A train that derailed and caught fire early on Wednesday in rural North Dakotawas hauling crude from the state’s oil patch, but it was not immediately known whether it had been treated under new state rules aimed at reducing the volatility of oil from the region.
The BNSF Railway train was hauling Bakken oil loaded in the Tioga area, said Jeff Zent, spokesman for Governor Jack Dalrymple. He did not know the history of the crude.
“Those are questions that will have to be answered,” Zent said.
The derailment follows a string of oil train fires linked to the volatile crude from the Bakken region and is the first since the state in April began requiring companies to reduce the volatility of Bakken crude before it can be transported, raising questions about whether the new standard is sufficient. A spokeswoman for BNSF Railway did not immediately respond to an Associated Press request for comment.
North Dakota officials have said the rules would make the volatility of treated oil comparable to gasoline. Critics have said the state’s requirements were too lax and insufficient to prevent major fires.
No injuries were reported in the derailment, at about 7.30am, which prompted the evacuation of the 20-resident town of Heimdal, about 115 miles north-east of Bismarck. Ten tanker cars on the train caught fire, creating thick black smoke, a state emergency services spokeswoman, Cecily Fong, said.
Curt Benson, a 68-year-old retired sheriff who alerted authorities, said he was getting ready for the day when the explosion outside town rattled his house. With the large number of oil trains that come through the community each day, he figured that was the cause.
“I got in my car, still in my underwear, had shaving cream on my face, and drove down there,” he said.
The Federal Railroad Administration, the National Transportation Safety Board and the Environmental Protection Agency all sent investigators. The EPA wants to gauge any contamination to waterways in the vicinity, spokesman Rich Mylott said. The rail line through Heimdal runs next to an intermittent waterway known as the Big Slough, which drains into the James River about 15 miles downstream near Bremen, North Dakota.
There were preliminary indications that some oil from the derailed cars got into Big Slough, but it will be difficult to verify until the fire dies down and officials can get closer to the scene, the state environmental health chief, Dave Glatt, said. In a similar incident outside Casselton in December 2013, almost all of the spilled oil was consumed in the fire, he said.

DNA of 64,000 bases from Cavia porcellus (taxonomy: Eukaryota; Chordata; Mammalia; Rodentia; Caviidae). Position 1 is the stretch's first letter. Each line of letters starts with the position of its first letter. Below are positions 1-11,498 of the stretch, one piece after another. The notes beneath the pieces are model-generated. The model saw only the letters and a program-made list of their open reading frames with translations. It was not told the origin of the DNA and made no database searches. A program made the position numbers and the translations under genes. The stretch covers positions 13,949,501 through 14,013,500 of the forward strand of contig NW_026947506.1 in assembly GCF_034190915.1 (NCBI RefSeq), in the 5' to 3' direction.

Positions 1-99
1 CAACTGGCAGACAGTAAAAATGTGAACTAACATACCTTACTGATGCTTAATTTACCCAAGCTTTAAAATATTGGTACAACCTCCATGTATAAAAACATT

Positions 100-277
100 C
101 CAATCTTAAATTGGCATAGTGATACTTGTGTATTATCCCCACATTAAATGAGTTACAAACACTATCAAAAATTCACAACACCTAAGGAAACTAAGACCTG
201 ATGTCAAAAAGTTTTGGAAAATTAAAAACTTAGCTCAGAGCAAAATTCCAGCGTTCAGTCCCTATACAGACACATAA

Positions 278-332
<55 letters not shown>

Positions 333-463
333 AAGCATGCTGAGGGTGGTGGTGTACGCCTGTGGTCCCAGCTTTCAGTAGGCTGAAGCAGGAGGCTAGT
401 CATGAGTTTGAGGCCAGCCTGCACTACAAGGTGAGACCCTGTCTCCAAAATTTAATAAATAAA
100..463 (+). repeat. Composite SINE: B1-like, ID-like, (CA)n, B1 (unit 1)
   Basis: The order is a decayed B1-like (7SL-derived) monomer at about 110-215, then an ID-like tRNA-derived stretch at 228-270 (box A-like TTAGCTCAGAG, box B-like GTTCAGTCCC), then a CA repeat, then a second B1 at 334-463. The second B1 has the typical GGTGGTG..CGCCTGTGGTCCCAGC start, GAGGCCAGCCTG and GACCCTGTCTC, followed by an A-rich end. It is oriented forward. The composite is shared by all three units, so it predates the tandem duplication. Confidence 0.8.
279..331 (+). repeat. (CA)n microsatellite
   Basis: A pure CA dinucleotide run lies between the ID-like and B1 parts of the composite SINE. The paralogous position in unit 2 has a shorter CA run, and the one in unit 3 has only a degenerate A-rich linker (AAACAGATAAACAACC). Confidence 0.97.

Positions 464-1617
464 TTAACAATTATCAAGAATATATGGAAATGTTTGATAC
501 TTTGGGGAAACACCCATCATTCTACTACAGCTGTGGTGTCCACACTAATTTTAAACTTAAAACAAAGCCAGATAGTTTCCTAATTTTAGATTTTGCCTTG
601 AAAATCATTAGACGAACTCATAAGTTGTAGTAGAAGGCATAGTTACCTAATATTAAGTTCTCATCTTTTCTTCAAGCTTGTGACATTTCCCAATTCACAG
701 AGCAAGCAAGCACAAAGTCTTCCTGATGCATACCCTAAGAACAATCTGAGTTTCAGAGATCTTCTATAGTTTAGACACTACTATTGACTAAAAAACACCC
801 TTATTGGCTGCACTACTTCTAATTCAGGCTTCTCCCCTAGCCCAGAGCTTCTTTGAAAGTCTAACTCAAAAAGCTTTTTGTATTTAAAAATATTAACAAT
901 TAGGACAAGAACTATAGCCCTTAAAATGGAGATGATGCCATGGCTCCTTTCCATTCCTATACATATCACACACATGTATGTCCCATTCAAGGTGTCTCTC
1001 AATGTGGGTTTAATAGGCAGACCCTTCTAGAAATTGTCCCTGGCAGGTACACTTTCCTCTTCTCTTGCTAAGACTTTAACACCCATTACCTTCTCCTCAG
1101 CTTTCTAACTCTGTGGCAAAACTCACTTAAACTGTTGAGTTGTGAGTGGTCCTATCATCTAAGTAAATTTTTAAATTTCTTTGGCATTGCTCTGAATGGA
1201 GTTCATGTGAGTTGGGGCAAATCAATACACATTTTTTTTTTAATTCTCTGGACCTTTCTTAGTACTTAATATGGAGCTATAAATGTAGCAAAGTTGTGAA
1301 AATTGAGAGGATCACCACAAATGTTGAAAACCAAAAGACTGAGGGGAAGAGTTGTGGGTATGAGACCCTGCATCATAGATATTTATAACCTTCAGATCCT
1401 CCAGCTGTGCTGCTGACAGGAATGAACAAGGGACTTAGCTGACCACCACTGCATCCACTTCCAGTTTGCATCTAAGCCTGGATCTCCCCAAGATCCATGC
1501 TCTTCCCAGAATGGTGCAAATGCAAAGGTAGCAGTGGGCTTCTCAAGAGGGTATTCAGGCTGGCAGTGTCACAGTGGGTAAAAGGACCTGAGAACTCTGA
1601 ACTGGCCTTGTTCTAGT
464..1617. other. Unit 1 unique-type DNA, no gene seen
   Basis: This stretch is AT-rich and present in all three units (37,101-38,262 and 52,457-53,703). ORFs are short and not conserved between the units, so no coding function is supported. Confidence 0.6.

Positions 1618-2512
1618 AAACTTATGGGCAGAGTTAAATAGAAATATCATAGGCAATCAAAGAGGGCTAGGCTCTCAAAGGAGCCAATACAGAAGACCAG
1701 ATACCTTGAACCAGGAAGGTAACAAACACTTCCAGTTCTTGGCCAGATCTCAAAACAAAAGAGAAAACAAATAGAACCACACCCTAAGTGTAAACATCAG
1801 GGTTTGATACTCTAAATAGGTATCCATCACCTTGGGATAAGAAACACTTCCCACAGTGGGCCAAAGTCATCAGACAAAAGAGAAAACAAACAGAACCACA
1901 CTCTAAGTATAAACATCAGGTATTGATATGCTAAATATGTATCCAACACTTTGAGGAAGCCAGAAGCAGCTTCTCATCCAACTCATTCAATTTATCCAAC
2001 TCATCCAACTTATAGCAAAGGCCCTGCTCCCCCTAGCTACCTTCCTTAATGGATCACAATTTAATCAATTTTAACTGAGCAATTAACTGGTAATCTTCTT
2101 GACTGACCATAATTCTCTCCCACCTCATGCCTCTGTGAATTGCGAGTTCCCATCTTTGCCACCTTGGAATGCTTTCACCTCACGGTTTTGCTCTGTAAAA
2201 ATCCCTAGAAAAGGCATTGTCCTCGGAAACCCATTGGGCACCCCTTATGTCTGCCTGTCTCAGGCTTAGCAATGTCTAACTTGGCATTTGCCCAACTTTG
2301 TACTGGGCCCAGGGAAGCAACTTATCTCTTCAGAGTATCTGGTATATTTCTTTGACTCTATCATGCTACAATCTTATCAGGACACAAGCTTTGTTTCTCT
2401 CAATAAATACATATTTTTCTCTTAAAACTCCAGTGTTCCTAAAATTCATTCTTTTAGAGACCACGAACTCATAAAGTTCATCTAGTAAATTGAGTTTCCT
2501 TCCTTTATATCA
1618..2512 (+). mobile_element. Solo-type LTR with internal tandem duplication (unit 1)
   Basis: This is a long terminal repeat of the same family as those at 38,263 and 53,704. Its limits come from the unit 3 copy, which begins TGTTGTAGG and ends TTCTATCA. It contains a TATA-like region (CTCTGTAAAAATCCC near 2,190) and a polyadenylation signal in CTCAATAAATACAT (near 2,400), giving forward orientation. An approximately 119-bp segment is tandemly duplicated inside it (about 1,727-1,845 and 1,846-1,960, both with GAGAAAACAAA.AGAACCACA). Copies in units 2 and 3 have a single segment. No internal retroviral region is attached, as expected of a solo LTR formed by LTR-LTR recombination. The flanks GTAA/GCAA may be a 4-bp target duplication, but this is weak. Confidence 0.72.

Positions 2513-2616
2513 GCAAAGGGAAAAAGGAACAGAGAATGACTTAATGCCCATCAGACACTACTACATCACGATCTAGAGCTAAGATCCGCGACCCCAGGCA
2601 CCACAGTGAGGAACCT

The health department was monitoring air quality and advising people not to breathe in the smoke. The danger from the smoke is mainly from the particles it contains such as ash, not toxic chemicals, Glatt said. Rain might have helped wash some of the particles out of the smoke, though it might also keep the plume closer to the ground and more likely to be encountered by people, he said.
No other evacuations were planned, Fong said.
The train had 109 cars, 107 with crude oil and two buffer cars between the tankers and engine that were loaded with sand, BNSF said. It was unclear how many derailed. There was no immediate word on the cause.
Since 2006, the US and Canada have seen at least 24 oil train accidents involving a fire, derailment or significant amount of fuel spilled, according to federal accident records reviewed by the Associated Press. The derailment on Wednesday was the fifth this year and comes less than a week after the Department of Transportation announced a rule to toughen construction standards for tens of thousands of tank cars that haul oil and other flammable liquids.
The FRA administrator, Sarah Feinberg, said in a statement that the accident was “yet another reminder” of the need for changes that have been resisted by the oil industry, which says it will take years to get the unsafe tank cars replaced or off the tracks.
BNSF said the tank cars that derailed were constructed under a 2011 voluntary rail industry standard intended to make them tougher than older cars that were long known to pose a safety risk. But the new cars have proved equally dangerous. The five major oil train accidents so far this year in the US and Canada all involved the newer cars, each of which can hold about 30,000 gallons of fuel.
Roughly 22,000 of the cars are in service hauling crude oil and must be retrofitted or replaced by 2020 under the new federal rule. Cars hauling ethanol, another fuel involved in multiple accidents, have a longer timeline for replacement.
- Photo History Of Exploding Crude Oil ‘Bomb’ Trains Hammering America — At 7:15 this morning, yet another crude oil train erupted into an inferno, this time near a small town in central North Dakota. As these wildly dangerous trains continue to explode—at least 10 in the last two years—it’s become challenging to keep track of them all. So, for the record, we’ve assembled here a pictorial timeline of North America’s bomb trains. Last week, the Obama administration adopted new regulations that will phase out many of the most hazardous tank cars over the next five to six years. The regulations also substantially reduce public oversight of train movements and industry behavior … Link to Story and Photos